Few years back a bunch of us had the notion to do a little mountain biking. There was Mauricio, a stone athlete; the tenaciously capable Finn; relatively experienced trail-rider Jim; Stan, who had just gotten his very first fat-tire bike; and your humble correspondent, of whose mad bike skilz the less said the better. (It was during my hospital stay after my second major crash that the attending orthopedic surgeon suggested: "Maybe some training wheels." My wife, through clenched teeth: "Or a tricycle.")
All of us except Stan had ridden trails with each other before. Three of us had been to Cam-rock County Park, but not on all three trails. All of us -- except Stan -- had full-on hardtail mountain bikes. His, intended primarily for street use, had a suspension stem (with maybe 1cm of travel) instead of a front shock, and tires that would best be described as "bumpy" rather than "knobby". Platform pedals. That sort of thing.
I had to do some fast talking to get Stan to agree to this -- previously, for him, bicycles were things you rode on nice smooth streets and groomed bike trails. But I assured him that the Camrock trails were perfectly OK for a beginner, and that his new bike would be up to it too.
Things went pretty well, considering. We did the grassy #1 trail, over which you really could take a kid in a stroller without scaring them, and the only slightly gnarlier #2. We were hungry for more. (OK, I was.) So onward to #3! "It can't be all that much different", I told Stan. "It's in the same park, right?"
Mind you, these are one-way trails. Once you're on one, your choices are:
- Ride the whole thing
- Bushwhack through the tick- and thorn-laden forest understory
- Pop a daisy-cutter and call for a medevac.
Now if, like Stan at this point, you're not familiar with that term as it applies to mountain biking, let's just say that "technical" mountain biking is to Normal Person Bike Riding as "technical" rock climbing is to going up your porch stairs. Except that there's no belayer -- it's just you and the contact patches of your tires versus gravity. And gravity, like rust, never sleeps. Sleeps? Hell, it never even blinks, in fact on "technical" trails it's prone to sudden homicidal rages.
(Helpful Trail Tip: The good technical trails are the ones with the teeth, hair, and eyeballs stuck to the trees. On the really good ones, look about twelve feet up.)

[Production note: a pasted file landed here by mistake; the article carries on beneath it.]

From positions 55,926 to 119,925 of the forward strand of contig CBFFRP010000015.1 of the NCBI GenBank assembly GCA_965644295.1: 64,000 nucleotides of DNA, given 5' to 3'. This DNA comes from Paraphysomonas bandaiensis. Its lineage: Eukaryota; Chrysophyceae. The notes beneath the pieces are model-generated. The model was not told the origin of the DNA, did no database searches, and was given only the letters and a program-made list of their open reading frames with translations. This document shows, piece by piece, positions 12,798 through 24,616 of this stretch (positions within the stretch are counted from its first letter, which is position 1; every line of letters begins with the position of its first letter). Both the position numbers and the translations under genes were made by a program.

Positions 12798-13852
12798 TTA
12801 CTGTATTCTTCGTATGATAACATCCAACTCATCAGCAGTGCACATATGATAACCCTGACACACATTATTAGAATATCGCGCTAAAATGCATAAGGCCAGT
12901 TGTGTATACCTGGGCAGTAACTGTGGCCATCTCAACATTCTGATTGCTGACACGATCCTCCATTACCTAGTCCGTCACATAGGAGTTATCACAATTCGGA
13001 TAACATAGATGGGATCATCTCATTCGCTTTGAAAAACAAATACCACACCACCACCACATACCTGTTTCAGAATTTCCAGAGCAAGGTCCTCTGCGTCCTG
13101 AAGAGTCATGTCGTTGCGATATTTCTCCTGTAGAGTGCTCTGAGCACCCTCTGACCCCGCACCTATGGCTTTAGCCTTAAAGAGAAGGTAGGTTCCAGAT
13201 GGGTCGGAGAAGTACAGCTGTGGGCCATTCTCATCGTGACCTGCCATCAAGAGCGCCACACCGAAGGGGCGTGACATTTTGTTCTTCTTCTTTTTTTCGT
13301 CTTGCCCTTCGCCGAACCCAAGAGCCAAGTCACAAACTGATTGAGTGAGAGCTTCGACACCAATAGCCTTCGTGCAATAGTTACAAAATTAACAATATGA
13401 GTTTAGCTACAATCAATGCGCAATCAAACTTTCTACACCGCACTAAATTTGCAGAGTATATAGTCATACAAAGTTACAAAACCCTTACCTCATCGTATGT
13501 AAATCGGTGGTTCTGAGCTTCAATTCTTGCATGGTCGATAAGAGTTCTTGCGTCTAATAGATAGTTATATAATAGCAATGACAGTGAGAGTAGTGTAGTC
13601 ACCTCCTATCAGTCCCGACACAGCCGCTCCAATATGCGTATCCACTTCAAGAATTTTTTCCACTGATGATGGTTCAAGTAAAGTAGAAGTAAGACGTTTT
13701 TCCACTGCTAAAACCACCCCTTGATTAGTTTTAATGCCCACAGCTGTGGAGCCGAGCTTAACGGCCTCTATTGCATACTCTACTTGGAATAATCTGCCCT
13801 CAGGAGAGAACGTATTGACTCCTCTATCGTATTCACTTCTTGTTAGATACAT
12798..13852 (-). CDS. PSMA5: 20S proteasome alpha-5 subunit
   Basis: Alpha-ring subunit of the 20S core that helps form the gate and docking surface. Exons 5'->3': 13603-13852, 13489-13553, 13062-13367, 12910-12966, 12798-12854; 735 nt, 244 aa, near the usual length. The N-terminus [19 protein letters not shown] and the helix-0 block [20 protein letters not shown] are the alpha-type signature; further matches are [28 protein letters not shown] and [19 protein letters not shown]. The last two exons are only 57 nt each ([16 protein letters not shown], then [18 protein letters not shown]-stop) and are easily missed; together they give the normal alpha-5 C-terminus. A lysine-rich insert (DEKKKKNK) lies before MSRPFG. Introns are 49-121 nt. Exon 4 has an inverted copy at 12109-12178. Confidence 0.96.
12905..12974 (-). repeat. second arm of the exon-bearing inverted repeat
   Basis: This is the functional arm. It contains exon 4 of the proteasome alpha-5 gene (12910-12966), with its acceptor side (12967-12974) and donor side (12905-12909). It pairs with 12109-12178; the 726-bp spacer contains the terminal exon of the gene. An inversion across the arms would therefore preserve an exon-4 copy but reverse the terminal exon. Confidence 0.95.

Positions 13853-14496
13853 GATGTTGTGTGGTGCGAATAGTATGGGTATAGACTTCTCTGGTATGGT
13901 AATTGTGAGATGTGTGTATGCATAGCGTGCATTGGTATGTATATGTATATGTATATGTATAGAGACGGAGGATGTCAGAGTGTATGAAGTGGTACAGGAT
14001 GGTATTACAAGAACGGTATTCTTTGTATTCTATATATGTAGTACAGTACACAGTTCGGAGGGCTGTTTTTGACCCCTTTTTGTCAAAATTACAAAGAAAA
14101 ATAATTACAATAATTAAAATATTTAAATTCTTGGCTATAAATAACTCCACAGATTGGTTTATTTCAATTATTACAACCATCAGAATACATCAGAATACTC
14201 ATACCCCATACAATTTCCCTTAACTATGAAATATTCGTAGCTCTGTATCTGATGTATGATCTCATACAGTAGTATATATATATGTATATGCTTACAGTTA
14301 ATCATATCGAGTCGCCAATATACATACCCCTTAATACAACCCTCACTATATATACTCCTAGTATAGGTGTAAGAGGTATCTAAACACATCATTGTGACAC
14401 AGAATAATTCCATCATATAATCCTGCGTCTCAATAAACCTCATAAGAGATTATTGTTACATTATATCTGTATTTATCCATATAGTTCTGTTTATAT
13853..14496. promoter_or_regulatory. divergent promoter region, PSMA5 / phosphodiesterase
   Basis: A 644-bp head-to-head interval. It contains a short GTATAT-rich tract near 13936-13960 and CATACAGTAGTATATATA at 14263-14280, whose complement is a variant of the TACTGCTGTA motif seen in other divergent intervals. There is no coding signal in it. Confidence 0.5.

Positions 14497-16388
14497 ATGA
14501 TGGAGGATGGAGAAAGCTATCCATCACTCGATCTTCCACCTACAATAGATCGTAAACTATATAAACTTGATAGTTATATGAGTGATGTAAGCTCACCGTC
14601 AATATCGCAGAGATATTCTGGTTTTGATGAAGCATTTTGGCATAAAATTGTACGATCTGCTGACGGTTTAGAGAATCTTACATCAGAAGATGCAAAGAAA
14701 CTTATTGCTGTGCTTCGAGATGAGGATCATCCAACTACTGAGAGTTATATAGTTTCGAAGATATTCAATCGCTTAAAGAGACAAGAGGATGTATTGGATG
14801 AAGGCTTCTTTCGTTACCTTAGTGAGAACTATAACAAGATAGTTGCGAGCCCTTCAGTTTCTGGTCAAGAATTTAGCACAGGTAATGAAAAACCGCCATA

There was a fair bit of waiting. While one of us would test a bit of trail by hurling a bicycle down it with a guy attached, the others would hang out at the top to be clear of the frag pattern. We quickly learned to give Stan an especially generous interval. Now, let's give full credit here, the man never actually crashed. But just as we'd somehow neglected to burden him with the term "technical", he was equally innocent of info as basic as the "attack" position:
because he'd (a) never done this before and (b) his so-called friend hadn't bothered to tell him since we weren't intending anything "technical".
So while Stan didn't actually launch over a rock or French-kiss a tree, we did get to see the sort of balletic maneuvers that happen when, say, your friend's down pedal hits the dirt while the rest of the bike is still thinking ballistic. Did you know you could take a bike without toe clips and hop it sideways down a hill? Neither did we, until that day. I must say I was impressed. Stan was...something else again.
You know that awful scene at the end of Braveheart where the hero gets ripped to pieces by horses chained to his wrists and ankles? Stan looked at me about 2/3 of the way through this little soirée and I swear a little thought-balloon appeared over his head -- same scene, except starring me as William Wallace. It says a lot about our friendship that he's still speaking to me.
During one of these waits, we were perched on the side of a hill while the lead guys plunged. Jim was doing a trackstand -- he had just gotten his first clipless pedals the day before. But he overbalanced just a little...passed the point of no return...and in agonizing, helpless slow-motion toppled sideways, feet still locked to the pedals.
(At this point, every single person who's ever used clipless pedals is nodding and saying "Yup, I did that", aren't you? I know I am.)
Unfortunately, he fell to the downhill side. How downhill was it? Hint: see "technical".
Fortunately he'd started slo-mo.
Unfortunately he accelerated rapidly right through 90 degrees (see "Gravity, sleeplessness of").
Fortunately he landed on a bush.
Unfortunately he'd acquired enough angular momentum by then to just keep right on rotating, wheels straight up in the air, over the bush, and down again.
Here memory gets a little fuzzy. I think he stuck the second landing and just rolled willy-nilly down the hillside till he was back on the trail. And I think Stan met my gaze at that point with an absolutely determined "Even you two-wheeled psychopaths can't make me do THAT" expression. But I could be wrong.
Jim was OK, and his nice Trek was fine too. We all got down that pitch, and the next, and not one of us required any surgical bike-part extractions, nor did we leave any significant anatomy behind.
But I have to say I think it will be a cold day before Stan comes mountain biking with me again. On the other hand, I hear that Joe has a new mountain bike...